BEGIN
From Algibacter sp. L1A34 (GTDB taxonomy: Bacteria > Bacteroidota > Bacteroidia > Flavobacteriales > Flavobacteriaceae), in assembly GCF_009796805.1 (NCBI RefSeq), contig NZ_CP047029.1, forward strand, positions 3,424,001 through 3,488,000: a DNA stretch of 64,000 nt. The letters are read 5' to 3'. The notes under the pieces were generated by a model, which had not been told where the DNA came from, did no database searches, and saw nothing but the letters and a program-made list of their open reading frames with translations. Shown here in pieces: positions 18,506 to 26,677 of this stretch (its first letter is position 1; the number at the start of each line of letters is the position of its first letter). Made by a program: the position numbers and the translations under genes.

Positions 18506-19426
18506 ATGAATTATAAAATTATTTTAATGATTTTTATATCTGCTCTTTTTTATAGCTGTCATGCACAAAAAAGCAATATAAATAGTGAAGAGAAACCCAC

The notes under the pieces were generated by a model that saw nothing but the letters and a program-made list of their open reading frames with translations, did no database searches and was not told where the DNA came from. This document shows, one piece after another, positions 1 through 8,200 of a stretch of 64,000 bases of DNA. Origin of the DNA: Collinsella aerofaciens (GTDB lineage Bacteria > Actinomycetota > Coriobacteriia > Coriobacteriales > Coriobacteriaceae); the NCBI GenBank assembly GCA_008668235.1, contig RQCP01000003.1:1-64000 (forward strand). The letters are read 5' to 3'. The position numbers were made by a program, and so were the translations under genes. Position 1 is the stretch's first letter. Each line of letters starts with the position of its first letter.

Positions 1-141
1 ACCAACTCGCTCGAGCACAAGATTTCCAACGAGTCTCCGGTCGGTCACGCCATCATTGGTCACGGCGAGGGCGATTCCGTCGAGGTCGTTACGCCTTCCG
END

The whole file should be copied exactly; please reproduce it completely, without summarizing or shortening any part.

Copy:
From Algibacter sp. L1A34 (GTDB taxonomy: Bacteria > Bacteroidota > Bacteroidia > Flavobacteriales > Flavobacteriaceae), in assembly GCF_009796805.1 (NCBI RefSeq), contig NZ_CP047029.1, forward strand, positions 3,424,001 through 3,488,000: a DNA stretch of 64,000 nt. The letters are read 5' to 3'. The notes under the pieces were generated by a model, which had not been told where the DNA came from, did no database searches, and saw nothing but the letters and a program-made list of their open reading frames with translations. Shown here in pieces: positions 18,506 to 26,677 of this stretch (its first letter is position 1; the number at the start of each line of letters is the position of its first letter). Made by a program: the position numbers and the translations under genes.

Positions 18506-19426
18506 ATGAATTATAAAATTATTTTAATGATTTTTATATCTGCTCTTTTTTATAGCTGTCATGCACAAAAAAGCAATATAAATAGTGAAGAGAAACCCAC

The notes under the pieces were generated by a model that saw nothing but the letters and a program-made list of their open reading frames with translations, did no database searches and was not told where the DNA came from. This document shows, one piece after another, positions 1 through 8,200 of a stretch of 64,000 bases of DNA. Origin of the DNA: Collinsella aerofaciens (GTDB lineage Bacteria > Actinomycetota > Coriobacteriia > Coriobacteriales > Coriobacteriaceae); the NCBI GenBank assembly GCA_008668235.1, contig RQCP01000003.1:1-64000 (forward strand). The letters are read 5' to 3'. The position numbers were made by a program, and so were the translations under genes. Position 1 is the stretch's first letter. Each line of letters starts with the position of its first letter.

Positions 1-141
1 ACCAACTCGCTCGAGCACAAGATTTCCAACGAGTCTCCGGTCGGTCACGCCATCATTGGTCACGGCGAGGGCGATTCCGTCGAGGTCGTTACGCCTTCCG